It’s been 11 years since Ralph and Jem first got together. Thought to be the perfect couple and now with a three-year-old daughter, Scarlett and new baby, Blake, life should be filled with domestic bliss.
Only it isn’t. Full time Mum, Jem is frustrated at the lack of support from Ralph and when he announces he needs a break and wants to go to California to ‘find his mojo’ she is furious. But surprisingly, she finds the week without Ralph a revelation and with new friend, single dad Joel becoming an ever present figure in her life, she wonders if she does actually need Ralph after all.
Meanwhile, Ralph finds more than his mojo in California. He finds his spirituality. With his new found sense of peace and purpose he is keen to get home and be the supportive, loving partner Jem needs and deserves. And for a while it seems everything is fixed. But then something happens that will rock their relationship to the very core and force them to realise they have not only grown apart, they no longer know the person they thought they would spend their lives with. Can Jem and Ralph ever recover and get their relationship back on track? Is either of them willing to accept the other as they are now instead of wishing for the people they were all those years ago? Or is it time to face the fact that the destiny they believed in is no longer theirs and it’s time to move on?
I am a huge fan of Lisa Jewell’s books and have been excited about this one for quite a while. After The Party is a sequel to Lisa’s debut novel, Ralph’s Party, published in 1999, and I was certain I had read it. However, I had it muddled with ‘Thirty Nothing’ for some reason, and as it happens Ralph’s Party turns out to be the only book by Lisa Jewell that I haven’t read! Even worse, I ordered Ralph’s Party at the same time as ordering this new book, but something went wrong with the order and it never appeared! Happily, this makes not a jot of difference whatsoever, and I was still able to enjoy After The Party immensely.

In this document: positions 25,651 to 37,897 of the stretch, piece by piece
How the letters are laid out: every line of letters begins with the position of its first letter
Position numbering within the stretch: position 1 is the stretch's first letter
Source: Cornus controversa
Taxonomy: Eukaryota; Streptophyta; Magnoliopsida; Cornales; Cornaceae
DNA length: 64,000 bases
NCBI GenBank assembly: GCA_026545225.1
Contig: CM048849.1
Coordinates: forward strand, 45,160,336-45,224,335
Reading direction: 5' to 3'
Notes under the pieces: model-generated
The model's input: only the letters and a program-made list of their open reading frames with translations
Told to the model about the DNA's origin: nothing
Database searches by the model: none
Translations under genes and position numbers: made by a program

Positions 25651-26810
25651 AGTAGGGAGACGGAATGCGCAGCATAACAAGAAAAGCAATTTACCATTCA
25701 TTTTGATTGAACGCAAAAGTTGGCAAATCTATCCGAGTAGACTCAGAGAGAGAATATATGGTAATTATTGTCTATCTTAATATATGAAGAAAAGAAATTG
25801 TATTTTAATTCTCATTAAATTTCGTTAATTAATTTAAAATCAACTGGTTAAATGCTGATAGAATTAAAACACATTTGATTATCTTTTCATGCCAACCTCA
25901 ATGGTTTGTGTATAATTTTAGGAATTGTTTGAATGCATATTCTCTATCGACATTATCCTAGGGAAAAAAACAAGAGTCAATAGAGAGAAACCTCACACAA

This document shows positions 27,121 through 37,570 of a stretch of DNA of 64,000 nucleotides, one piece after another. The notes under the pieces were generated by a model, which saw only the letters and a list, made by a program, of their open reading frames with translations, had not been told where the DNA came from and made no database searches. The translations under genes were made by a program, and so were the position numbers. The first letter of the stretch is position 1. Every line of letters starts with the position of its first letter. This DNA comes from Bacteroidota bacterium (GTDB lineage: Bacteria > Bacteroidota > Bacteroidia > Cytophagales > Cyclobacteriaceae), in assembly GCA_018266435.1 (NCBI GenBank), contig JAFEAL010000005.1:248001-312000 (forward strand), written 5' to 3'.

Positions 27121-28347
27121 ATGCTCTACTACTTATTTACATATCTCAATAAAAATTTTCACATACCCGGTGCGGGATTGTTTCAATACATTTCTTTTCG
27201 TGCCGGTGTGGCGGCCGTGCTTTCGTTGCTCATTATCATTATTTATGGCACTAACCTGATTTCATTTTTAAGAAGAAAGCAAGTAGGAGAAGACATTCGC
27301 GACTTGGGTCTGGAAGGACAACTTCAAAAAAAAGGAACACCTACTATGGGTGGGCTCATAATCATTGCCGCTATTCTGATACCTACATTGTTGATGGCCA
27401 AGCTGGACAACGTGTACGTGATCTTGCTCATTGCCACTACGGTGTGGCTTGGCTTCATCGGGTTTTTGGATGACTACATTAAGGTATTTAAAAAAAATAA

The book begins with Jem and Ralph separated, and Ralph due to collect the children for his time with them. Only he doesn’t show up and it’s clear something is very wrong. Rather than being annoyed, Jem is concerned and its here the book goes back twelve months to chart the breakdown of their marriage. Jewell describes the resentment and complexities within the relationship with such realism it’s scary.
I have to say I connected with Jem immediately. At times I felt I was reading about myself, and how my marriage was affected after the birth of my daughter. Every thought and feeling Jem expressed was one I had felt too, in particular her feelings when Ralph leaves to go to California and finding it easier being alone than with someone you resent for not helping. This was something I very much related too, and felt slightly amazed that someone had captured those feelings exactly, its not something I ever really talked about yet obviously something felt by many.
But as much as I related to Jem, I was glad that Jewell didn’t choose to just make this book about her. In alternating chapters we hear from both sides, and I was also able to feel sympathy for Ralph. I guess as a woman who really understood what Jem was going through, it would be easy to dislike him, but I couldn’t. As Jewell presents his thoughts and feelings, it’s clear that both have issues and rather than talking to each other, they bury them and allow them to grow into deep resentment. There is fault at both sides, and the journey to realise that is simple, but deeply emotional.
There are few other minor characters within the book, but even these are both vivid and believable. I loved LuLu, Jem’s sister. Actually, I want a sister like her; she’s full of love and reason and her interactions with Jem were lovely, as well as providing some lighter moments. Joel, the single dad who Jem befriends is an interesting one. He provides an air of mystery and is slightly sinister, as I felt straight away something wasn’t right with him.
Lisa Jewell clearly has a great understanding of relationships, and this is what makes the book so compelling and engrossing. I doubt anyone could fail to see a little of themselves in Ralph or Jem. Because they are written with such honesty and sincerity, I began to care for them both very much, and really wanted to just scream at the pair of them ‘what are you doing to each other?’, all the while rallying for them both. There are things that both characters do that are unlikeable, but at the same time completely understandable and so absolutely human.
After The Party is a strong emotional read, which made me sad and angry at times, but also has a lot of heart-warming and hopeful moments too. Lisa Jewell’s writing flows so beautifully it’s easy to get swept up in and I had my nose glued to After The Party for the best part of two days. I’d highly recommend this book, even if you’ve never read Ralph’s Party as I haven’t and I still absolutely adored it. Five stars easily given and Lisa Jewell remains my favourite author in this genre.